Project managers should tap into informal communication mechanisms to keep people informed and engaged, says Andrew McGregor, managing director, Cohesion Project Management Solutions, a project and program management company in Johannesburg, South Africa.

“‘Can I buy you a coffee?’ or something similar should be a standard phrase that a project manager uses several times a day to get people into an informal, neutral setting,” he says. “The key is to build relationships before they are needed.”

Still, sometimes political connections will only get you so far. Even in cultures that emphasize relationships, successful managers focus on results, says Michael Mobley, chairman of Integrated Project Systems, Asia, a project management consulting and training firm in Singapore. “Having good guanxi [relationships] does not alleviate other concerns such as the partner's real intent and capability to deliver,” he says.

Call in the Coach

Project managers cannot survive on results alone, however. For those who need a little help mastering the politics of project management, “coaching is the most powerful intervention you can use,” says Brigid Milner, who lectures on human resources at the Waterford Institute of Technology in Waterford, Ireland. A good, professional coach can push people to try new things and hold them accountable, she says.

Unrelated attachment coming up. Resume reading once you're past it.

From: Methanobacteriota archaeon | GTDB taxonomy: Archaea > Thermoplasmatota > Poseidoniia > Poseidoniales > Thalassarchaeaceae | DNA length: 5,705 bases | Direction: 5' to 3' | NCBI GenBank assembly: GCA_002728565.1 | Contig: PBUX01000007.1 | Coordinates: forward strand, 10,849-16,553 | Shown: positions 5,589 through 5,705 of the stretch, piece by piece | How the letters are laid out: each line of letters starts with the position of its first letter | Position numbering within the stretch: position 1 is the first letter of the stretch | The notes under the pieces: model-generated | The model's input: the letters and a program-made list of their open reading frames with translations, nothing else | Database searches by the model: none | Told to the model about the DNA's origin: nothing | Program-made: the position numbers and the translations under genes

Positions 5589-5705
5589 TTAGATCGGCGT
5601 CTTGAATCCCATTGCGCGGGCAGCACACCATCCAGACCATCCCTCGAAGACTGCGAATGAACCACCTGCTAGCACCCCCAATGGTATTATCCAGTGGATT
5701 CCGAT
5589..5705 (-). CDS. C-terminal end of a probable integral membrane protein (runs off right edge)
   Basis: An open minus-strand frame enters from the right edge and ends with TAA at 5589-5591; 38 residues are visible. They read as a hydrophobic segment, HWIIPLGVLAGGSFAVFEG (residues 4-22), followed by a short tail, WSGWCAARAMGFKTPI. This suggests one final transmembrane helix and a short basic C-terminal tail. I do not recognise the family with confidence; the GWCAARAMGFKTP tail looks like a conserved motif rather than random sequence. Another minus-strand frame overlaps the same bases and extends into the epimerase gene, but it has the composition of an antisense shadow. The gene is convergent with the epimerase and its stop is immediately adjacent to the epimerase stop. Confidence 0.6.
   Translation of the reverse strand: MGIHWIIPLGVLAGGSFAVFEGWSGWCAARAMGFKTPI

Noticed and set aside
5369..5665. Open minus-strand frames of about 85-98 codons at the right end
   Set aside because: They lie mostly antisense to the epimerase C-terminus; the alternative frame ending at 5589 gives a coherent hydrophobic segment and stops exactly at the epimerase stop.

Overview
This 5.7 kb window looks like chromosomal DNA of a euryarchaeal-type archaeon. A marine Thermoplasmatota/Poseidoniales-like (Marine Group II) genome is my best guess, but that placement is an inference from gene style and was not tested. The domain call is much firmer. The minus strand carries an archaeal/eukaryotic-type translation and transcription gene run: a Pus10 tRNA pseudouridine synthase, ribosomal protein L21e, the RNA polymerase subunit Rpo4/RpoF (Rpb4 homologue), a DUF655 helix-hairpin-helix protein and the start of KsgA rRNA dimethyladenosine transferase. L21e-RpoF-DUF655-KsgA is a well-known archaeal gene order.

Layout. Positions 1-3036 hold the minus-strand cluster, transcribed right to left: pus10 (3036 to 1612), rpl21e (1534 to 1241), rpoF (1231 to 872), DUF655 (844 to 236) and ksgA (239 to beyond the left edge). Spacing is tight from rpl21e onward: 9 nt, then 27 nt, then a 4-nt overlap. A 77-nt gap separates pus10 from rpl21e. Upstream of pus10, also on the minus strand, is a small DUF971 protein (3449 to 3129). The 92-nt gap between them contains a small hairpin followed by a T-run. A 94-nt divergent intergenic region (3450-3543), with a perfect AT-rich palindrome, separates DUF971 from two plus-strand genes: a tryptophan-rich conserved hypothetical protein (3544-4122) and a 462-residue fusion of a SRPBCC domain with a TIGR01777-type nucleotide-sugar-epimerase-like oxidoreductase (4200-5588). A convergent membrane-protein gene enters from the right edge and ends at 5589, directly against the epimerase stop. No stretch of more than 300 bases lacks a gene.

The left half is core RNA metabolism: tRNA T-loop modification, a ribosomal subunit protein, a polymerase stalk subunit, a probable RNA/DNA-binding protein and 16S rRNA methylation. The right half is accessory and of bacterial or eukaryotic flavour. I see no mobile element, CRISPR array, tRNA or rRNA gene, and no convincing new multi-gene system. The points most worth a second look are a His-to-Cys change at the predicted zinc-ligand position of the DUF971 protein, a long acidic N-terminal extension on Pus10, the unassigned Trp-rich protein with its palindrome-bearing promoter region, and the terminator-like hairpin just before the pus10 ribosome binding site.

Some project managers may need to seek out therapy to help them navigate office relationships, especially if they have stressful jobs, demanding personal lives or past traumas, says Marilyn Puder-York, Ph.D. She's the author of The Office Survival Guide: Surefire Techniques for Dealing with Challenging People and Situations [McGraw-Hill, 2006].

Don't confuse your family with the office. Some managers refer to their organization as being “like family,” thinking this is a way to improve buy-in from the team. “When you talk ‘family,’ you set up expectations for lifetime employment,” Dr. Puder-York says, making business decisions harder and opening up managers to charges of hypocrisy. Instead, she recommends using such terms as “great team” or “strong organization” that convey dedication, solidarity and professionalism.

Just think of it as part of your political strategy. PM

Ann C. Logue is a freelance writer based in Chicago, Ill., USA. She has written for Barron's, Compliance Week and Newsweek Japan.

This material has been reproduced with the permission of the copyright owner. Unauthorized reproduction of this material is strictly prohibited. For permission to reproduce this material, please contact PMI.